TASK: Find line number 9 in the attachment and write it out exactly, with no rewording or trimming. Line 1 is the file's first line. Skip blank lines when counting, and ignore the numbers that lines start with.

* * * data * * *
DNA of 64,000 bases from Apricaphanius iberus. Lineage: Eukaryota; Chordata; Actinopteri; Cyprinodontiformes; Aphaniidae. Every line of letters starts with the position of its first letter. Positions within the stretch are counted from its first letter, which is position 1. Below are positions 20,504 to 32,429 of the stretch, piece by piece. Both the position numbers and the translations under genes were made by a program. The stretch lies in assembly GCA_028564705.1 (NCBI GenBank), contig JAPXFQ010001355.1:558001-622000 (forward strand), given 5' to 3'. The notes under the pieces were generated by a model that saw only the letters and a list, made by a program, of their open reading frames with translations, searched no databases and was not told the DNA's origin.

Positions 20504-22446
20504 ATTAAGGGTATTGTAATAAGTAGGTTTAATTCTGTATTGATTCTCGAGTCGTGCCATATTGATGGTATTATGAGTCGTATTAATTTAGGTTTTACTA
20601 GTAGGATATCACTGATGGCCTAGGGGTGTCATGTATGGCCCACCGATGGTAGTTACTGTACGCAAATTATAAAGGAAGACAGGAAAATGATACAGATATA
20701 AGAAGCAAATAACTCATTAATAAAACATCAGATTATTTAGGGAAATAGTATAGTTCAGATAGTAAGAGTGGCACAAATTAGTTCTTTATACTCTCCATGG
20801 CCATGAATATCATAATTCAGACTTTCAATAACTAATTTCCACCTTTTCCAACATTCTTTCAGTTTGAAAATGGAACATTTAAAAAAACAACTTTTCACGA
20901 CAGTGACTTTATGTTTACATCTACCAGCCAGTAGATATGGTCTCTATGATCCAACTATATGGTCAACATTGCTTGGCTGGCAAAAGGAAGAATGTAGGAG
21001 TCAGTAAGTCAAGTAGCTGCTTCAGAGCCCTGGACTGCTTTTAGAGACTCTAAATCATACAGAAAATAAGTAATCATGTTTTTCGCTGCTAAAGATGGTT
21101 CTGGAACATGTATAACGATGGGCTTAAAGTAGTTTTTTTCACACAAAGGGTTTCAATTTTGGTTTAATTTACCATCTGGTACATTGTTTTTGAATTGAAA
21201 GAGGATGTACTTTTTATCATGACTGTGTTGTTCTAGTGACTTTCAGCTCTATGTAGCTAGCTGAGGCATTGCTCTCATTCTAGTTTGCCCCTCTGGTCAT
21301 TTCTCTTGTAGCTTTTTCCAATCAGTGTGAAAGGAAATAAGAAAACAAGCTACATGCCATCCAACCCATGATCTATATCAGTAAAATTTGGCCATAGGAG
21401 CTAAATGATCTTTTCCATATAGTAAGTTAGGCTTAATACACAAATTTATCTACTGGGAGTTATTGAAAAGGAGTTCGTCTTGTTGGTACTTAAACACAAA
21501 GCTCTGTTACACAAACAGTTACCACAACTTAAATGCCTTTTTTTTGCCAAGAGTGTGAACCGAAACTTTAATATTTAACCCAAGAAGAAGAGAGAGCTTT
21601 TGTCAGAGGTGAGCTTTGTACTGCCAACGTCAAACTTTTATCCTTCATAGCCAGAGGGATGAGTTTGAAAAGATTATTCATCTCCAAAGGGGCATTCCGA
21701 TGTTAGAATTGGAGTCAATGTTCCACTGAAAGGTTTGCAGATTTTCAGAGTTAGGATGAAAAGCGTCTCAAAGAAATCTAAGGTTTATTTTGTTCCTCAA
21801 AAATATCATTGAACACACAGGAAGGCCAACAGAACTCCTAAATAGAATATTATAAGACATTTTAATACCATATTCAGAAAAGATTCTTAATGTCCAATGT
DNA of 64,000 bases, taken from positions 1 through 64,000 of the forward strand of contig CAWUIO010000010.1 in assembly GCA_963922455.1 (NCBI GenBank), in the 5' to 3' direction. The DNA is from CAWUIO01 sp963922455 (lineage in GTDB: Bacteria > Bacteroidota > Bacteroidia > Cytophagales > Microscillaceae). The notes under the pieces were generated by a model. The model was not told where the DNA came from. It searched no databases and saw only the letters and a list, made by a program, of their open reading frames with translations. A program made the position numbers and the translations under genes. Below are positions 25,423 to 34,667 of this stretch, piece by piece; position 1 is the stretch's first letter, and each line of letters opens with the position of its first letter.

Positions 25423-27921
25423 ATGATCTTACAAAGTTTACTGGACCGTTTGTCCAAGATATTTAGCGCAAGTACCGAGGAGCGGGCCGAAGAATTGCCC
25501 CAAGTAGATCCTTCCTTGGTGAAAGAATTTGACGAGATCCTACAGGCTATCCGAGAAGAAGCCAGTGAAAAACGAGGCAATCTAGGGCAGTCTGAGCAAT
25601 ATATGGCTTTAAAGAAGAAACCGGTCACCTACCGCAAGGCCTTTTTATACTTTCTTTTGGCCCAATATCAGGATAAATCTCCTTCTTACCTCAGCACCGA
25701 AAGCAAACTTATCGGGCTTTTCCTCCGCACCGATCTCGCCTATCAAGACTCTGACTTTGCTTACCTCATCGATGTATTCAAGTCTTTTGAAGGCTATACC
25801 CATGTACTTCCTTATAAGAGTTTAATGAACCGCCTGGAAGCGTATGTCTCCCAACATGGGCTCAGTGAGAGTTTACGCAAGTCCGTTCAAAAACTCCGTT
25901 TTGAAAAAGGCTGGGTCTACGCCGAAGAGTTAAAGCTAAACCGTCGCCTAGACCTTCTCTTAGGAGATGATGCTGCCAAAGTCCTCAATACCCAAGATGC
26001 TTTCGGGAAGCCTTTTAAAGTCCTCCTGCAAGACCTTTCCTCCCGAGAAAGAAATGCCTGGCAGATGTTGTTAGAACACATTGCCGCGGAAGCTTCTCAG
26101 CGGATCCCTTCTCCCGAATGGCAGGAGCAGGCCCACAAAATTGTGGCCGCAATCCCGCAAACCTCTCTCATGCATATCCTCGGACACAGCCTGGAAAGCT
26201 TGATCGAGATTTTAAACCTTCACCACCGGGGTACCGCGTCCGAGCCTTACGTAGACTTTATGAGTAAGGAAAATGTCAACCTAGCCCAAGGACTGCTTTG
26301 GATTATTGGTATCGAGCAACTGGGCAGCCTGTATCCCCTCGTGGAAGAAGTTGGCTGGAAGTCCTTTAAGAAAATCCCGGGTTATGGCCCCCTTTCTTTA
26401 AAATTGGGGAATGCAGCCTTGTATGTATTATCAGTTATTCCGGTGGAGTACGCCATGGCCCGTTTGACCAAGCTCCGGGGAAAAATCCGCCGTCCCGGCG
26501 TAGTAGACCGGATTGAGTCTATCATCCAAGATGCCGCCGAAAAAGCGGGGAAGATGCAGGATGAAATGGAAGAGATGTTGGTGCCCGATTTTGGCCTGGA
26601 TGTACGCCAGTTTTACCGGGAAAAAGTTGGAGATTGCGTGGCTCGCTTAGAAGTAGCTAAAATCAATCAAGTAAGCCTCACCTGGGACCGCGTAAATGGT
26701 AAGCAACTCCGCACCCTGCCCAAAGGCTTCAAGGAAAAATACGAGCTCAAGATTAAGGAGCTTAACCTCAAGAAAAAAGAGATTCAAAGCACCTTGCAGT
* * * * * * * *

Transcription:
21101 CTGGAACATGTATAACGATGGGCTTAAAGTAGTTTTTTTCACACAAAGGGTTTCAATTTTGGTTTAATTTACCATCTGGTACATTGTTTTTGAATTGAAA